JILT 2009 (3) - Easton
An Examination of Clicker Technology Use in Legal Education
Senior Lecturer in Law
Manchester Metropolitan University
Recent technological developments have led to a situation in which the employment of clicker technology in the law school lecture theatre is now a feasible possibility. Influential studies carried out in pure science disciplines (Hake, 1998; Crouch and Mazur, 2001) indicate positive results in both engagement and assessment success attributed to extensive clicker use. There is however a paucity of studies outlining the tailoring of this technology to the specific nature of legal education. This paper presents the findings of a small-scale use of clicker technology within the context of a wider study addressing issues of lecture engagement across a law course. These observations are drawn into the existing debate on clicker use by highlighting key emerging themes and commenting upon their potential impact within the field of legal education. An overview is then presented of the small body of literature on clicker use to teach law. This is then analysed to make observations on the opportunities for legal education presented by clicker technology and the factors affecting its adoption on a law school-wide basis.
This is a Refereed Article published on 22nd December 2009.
Citation: Easton, Catherine, "An Examination of Clicker Technology Use in Legal Education", 2009(3) Journal of Information, Law & Technology (JILT), <http://go.warwick.ac.uk/jilt/2009_3/easton>
1.1 What is a clicker?
Clicker is a term employed in this paper and others to describe audience response systems which enable a lecturer to record student responses within the learning environment. Typically they are developed in the form of a handheld device with buttons resembling a mobile phone which allow for the transmission of numbers and letters. As with much educational technology there are commercial considerations inherent in institutional choice of clicker system. Due to an ongoing institutional trial, the clicker system employed in the MMU LLB study was provided by Promethean and included options for multiple choice, yes/no, true/false, numerical and freetext responses which could then be manipulated on the large screen of the lecture theatre. Lowery (2005) and Barber et al (2007) provide in-depth overviews of the available interactive systems and their relative merits.
1.2 Background: Lectures and interaction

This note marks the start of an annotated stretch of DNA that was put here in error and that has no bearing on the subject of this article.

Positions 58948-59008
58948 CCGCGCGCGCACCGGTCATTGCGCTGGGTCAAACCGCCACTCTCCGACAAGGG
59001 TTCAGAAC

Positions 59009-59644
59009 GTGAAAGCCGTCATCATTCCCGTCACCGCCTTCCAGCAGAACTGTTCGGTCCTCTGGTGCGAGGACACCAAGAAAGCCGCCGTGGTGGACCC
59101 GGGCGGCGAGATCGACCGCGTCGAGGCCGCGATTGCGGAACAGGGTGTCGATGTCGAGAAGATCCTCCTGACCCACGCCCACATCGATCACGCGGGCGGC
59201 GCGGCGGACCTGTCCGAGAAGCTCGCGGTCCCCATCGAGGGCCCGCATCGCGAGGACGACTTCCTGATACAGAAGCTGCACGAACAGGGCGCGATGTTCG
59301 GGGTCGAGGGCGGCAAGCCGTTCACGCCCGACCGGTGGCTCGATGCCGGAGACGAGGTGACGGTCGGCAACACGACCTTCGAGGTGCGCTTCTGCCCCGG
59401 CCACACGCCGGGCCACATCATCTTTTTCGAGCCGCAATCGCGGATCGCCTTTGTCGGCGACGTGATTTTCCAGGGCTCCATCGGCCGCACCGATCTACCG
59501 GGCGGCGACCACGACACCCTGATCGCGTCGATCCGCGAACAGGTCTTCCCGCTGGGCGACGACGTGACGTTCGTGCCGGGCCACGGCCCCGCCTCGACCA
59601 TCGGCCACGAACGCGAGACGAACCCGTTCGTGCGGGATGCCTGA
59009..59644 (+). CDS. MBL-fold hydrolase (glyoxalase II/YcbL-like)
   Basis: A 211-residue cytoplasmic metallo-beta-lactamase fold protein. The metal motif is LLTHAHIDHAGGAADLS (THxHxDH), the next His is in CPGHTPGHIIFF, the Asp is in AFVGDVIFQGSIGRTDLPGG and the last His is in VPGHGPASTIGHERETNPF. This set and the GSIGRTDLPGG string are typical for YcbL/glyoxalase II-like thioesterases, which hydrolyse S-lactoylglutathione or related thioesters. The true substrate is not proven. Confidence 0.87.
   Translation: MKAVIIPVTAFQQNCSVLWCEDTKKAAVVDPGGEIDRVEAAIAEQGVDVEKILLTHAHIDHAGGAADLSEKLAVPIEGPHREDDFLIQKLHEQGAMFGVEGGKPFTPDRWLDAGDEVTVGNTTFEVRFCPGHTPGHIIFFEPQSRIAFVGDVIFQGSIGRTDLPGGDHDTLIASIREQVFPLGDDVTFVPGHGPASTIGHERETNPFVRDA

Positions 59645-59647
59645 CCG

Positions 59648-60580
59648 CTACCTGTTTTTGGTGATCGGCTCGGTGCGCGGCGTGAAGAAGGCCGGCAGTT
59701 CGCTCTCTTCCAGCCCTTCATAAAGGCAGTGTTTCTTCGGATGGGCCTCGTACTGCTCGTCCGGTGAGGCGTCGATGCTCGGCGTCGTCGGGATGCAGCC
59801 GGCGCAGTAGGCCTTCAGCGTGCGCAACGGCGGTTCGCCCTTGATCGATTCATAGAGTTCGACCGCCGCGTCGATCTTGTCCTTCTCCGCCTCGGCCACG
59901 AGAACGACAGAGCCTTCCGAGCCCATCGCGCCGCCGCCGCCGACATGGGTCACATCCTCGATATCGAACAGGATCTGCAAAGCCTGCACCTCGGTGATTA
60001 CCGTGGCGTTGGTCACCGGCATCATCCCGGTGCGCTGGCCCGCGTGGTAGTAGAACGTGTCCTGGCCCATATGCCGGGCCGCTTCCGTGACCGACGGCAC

While addressing issues relating to the delivery of lectures this paper does not seek to evaluate the theoretical rationale behind the initial decision to adopt the lecture as a teaching method. A body of work, within which Gibbs (1981) and Bligh (1998) are prominent influences, questions the effectiveness of a large lecture to promote deep learning and suggests that lectures operate as little more than a tool for dissemination of information. Notwithstanding this key debate, this paper operates within the constraints inherent in the operation of a large law school which, due to a variety of factors, and akin to the majority of law schools across the UK, has chosen to employ the lecture as a baseline teaching tool across the vast majority of modules presented. This paper will therefore move away from any discussion of the merits of a large lecture per se and will focus upon initiatives to develop strategies to harness available technology in a bid to encourage student participation and engagement.
The conventional lecture can be depicted as one in which the expert speaker imparts information via a monologue delivered to a passive audience (Goffman, 1991). However, this approach is criticised as representing an outdated paradigm (Johnson et al, 1998). A growing body of literature (eg, Hake, 1998; Northcott, 2001) highlights the ability of an interactive lecturing style, in which student participation is actively encouraged, to foster a deep approach to learning and higher levels of conceptual understanding. These findings have been supported by research in the field of cognitive psychology which finds a direct link between effective learning and active participation which engages multiple centres of the brain (Zull, 2002).